The purposes of the present study were to compare the in-shoe plantar pressure of the four soccer-related movements and to identify the plantar areas where the highest pressure was exerted. We hypothesised that different movements would have significant influence on the amplitude and distribution of in-shoe plantar pressure. The present study fills the gaps in the literature in terms of the following: (a) the inclusion of plantar pressure in jump landing; (b) the simultaneous measurement of peak pressure and PTI ; and (c) the analysis of the plantar pressures on the players’ respective dominant foot, as the dominant foot is reported to have more injuries.27
Fifteen male soccer players (mean (standard deviation (SD)) age 20.9 (1.3) years, height 173 (4) cm; weight 61.7 (3.6) kg, self-reported experience of playing soccer 10.2 (3.) years, self-reported experience of wearing soccer boots 4.7 (2.2) years) with approximately the same foot size participated in the study. They were asked to identify their dominant leg according to their experience, and, as recorded, three of them shoot predominantly with their left leg. The players were current members of the university soccer team and were free from injuries during the time of the study. All of them were also informed about the experimental procedure, potential risks and rights to terminate the experiment at any time. They signed a written consent before participation. The protocol was approved by the clinical research ethics committee.
The experimental boot (Attiva R, Diadora, Treviso Italy; shoe size EUR 43) had 12 circular studs, which is one of the typical types of boot used by players. The players wore the same type of thin soccer socks without being taped at the ankles. The boot was examined manually by palpation to ensure that it fitted the player and that no discomfort was reported throughout the tests.
Insole plantar pressure distribution was recorded using the Pedar Mobile System (Novel GmbH, Munich, Germany) containing 99 sensors in a matrix design. During data collection, the device was placed between the boot and the plantar surface of the foot. The data logger for data storage was secured by a belt on the players’ waist, which received the data by telemetry. Plantar pressures were recorded at 50 Hz from the players’ dominant foot.
A digital camera (DVL9800, JVC, Yokohama, Japan) set at 50 Hz was secured on the sagittal side of the running pathway to capture the whole experiment and facilitate the analysis of plantar pressure accompanying the movements. The visual flashlight on the data logger was triggered when the device started collecting data. The light functioned to synchronise the video with the pressure data.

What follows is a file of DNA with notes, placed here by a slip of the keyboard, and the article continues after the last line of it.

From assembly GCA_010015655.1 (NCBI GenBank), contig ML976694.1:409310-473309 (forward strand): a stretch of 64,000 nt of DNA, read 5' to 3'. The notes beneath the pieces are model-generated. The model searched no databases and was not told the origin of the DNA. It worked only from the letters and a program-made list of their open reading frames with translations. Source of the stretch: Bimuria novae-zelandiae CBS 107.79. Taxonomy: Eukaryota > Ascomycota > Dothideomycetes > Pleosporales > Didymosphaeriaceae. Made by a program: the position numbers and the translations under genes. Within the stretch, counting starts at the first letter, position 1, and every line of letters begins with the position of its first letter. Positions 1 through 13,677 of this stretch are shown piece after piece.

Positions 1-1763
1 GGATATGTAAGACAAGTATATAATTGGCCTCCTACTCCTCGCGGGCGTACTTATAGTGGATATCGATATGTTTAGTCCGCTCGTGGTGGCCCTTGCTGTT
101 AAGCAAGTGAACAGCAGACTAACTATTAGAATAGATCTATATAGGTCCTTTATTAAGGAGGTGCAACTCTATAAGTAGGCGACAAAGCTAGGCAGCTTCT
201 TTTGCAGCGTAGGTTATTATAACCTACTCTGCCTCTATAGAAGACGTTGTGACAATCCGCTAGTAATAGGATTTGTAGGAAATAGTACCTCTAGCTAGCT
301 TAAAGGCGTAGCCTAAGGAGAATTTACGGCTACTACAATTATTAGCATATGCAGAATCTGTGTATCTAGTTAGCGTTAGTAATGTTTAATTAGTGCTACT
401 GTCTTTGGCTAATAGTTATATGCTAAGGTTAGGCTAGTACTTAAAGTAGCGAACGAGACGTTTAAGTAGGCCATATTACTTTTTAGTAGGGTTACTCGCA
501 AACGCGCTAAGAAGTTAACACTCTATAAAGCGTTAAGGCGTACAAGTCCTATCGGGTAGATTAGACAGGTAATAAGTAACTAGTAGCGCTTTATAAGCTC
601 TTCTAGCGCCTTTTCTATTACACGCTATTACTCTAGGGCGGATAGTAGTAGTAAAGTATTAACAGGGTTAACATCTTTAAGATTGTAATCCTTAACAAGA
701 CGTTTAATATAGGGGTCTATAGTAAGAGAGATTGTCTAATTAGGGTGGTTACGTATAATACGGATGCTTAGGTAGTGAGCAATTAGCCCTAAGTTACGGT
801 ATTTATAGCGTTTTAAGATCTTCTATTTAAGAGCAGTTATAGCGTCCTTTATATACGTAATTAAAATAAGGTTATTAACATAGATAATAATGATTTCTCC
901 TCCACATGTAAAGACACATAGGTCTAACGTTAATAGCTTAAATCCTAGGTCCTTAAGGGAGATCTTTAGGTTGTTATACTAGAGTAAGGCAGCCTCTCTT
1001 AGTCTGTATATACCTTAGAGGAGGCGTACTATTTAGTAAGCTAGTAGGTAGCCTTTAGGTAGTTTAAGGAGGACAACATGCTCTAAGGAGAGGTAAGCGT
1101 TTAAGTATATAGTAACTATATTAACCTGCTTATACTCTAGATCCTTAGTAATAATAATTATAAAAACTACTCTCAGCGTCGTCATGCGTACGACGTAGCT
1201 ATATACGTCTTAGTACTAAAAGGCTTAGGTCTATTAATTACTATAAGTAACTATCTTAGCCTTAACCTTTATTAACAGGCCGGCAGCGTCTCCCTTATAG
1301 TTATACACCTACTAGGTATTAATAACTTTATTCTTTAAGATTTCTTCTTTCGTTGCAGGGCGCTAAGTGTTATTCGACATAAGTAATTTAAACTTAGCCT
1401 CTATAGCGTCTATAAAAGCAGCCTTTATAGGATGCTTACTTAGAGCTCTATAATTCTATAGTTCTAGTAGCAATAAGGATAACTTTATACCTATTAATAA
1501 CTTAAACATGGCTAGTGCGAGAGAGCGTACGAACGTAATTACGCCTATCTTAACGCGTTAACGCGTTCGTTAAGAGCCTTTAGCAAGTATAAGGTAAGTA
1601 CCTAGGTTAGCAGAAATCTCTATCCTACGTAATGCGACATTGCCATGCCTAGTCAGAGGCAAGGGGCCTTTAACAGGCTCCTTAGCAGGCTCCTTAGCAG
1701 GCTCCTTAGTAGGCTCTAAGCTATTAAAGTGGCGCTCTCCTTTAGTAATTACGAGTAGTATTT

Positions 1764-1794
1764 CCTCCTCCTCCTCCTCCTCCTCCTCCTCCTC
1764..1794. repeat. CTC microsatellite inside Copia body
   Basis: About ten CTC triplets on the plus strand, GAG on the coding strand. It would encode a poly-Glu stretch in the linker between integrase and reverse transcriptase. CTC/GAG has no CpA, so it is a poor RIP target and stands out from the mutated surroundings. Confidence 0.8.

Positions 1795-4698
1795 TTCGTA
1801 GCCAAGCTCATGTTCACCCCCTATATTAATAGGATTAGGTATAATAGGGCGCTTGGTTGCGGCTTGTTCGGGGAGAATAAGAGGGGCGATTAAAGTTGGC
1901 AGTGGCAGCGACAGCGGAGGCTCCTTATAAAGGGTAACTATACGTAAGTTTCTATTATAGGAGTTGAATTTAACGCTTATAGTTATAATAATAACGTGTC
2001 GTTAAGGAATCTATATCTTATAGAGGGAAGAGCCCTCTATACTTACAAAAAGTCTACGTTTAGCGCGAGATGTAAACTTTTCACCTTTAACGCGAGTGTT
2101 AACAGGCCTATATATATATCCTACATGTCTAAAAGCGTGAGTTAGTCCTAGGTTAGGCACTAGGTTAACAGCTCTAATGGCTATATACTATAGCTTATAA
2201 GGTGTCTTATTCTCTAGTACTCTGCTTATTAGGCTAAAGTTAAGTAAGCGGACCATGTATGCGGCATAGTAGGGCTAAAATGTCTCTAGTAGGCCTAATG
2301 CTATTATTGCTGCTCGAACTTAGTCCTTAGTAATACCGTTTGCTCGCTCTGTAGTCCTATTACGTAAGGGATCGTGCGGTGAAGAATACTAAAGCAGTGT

Experimental design and procedure
Before experimental testing, the soccer players warmed-up on a 20 m×8 m FIFA-approved artificial turf (FieldTurf, New York, USA), which is a third generation synthetic turf. During the self-paced warm-up and familiarisation period, the players were required to perform the same movements as they would perform in the test: 210 m of running, five sideward cuttings on the left and right sides, five 45° cuttings on the left and right sides, five landings from countermovement vertical jump (maximum height) and 5–10 min of passive muscle stretching.
The test was performed on the same artificial turf. The four soccer-related movements performed were running at 3.3 m/s, sideward cutting at maximum speed, 45°cutting at maximum speed and landings from a countermovement vertical jump after an effort to reach maximal jump height each time. Data for five successful trials were collected for each movement and the average of the five was used in data handling. The players were allowed to rest for 1 min in between each of the movements’ repetitions.
Figure 1A illustrates the running path. Two pairs of infrared timing sensors (“R” in fig 1A; Speedtrap II Wireless Timing System, Brower Timing System, Draper, Utah, USA) were located in the middle (10 m) to determine whether the running speed was within ±5% of the desired range of 3.3 m/s.
The players performed the major cutting step (ie, the step in which the direction is changed) with their dominant leg during the sideward cutting and 45° cutting movements. Figures 1B,C show the paths of sideward cutting and 45° cutting for the players with a right dominant leg;,the paths for players with a left dominant leg are in the opposite direction.
For the countermovement vertical jump, the players performed the jump on the turf area near the starting point. They were required to land on both feet after trying to reach their maximal jump height.
Plantar pressure data
Each footprint was divided into 10 recorded areas using the Novel Multimask software (Novel GmbH Munich, Germany) (fig 2). For each footprint, peak pressure (kPa) and PTI (kPas) were extracted. Peak pressure represented the highest pressure recorded by each of the 10-recorded areas at any time during the data collection period. PTI was calculated as the product of the pressure and the time over which it was applied. PTI values reflect not only the pressure’s amplitude but also the time duration over which the pressure was exerted during each footprint.28
The software package SPSS V.12.0 was used in the data analysis. The level of significance was set at the alpha level of 0.05. Two-way repeated measures analysis of variance (ANOVA) was conducted to explore the plantar pressure distribution (peak pressure and PTI) across the four soccer-related movements. There were two within-player independent variables (type of movement and recorded area). One-way ANOVA with repeated measures was used to examine the differences of plantar pressure among the four movements in each recorded area. Pairwise comparison with Bonferroni adjustment was used when there was a demonstrated significant difference in one-way ANOVA, in order to keep the experiment-wise error rate at 0.05.29 Data are presented as mean (SD).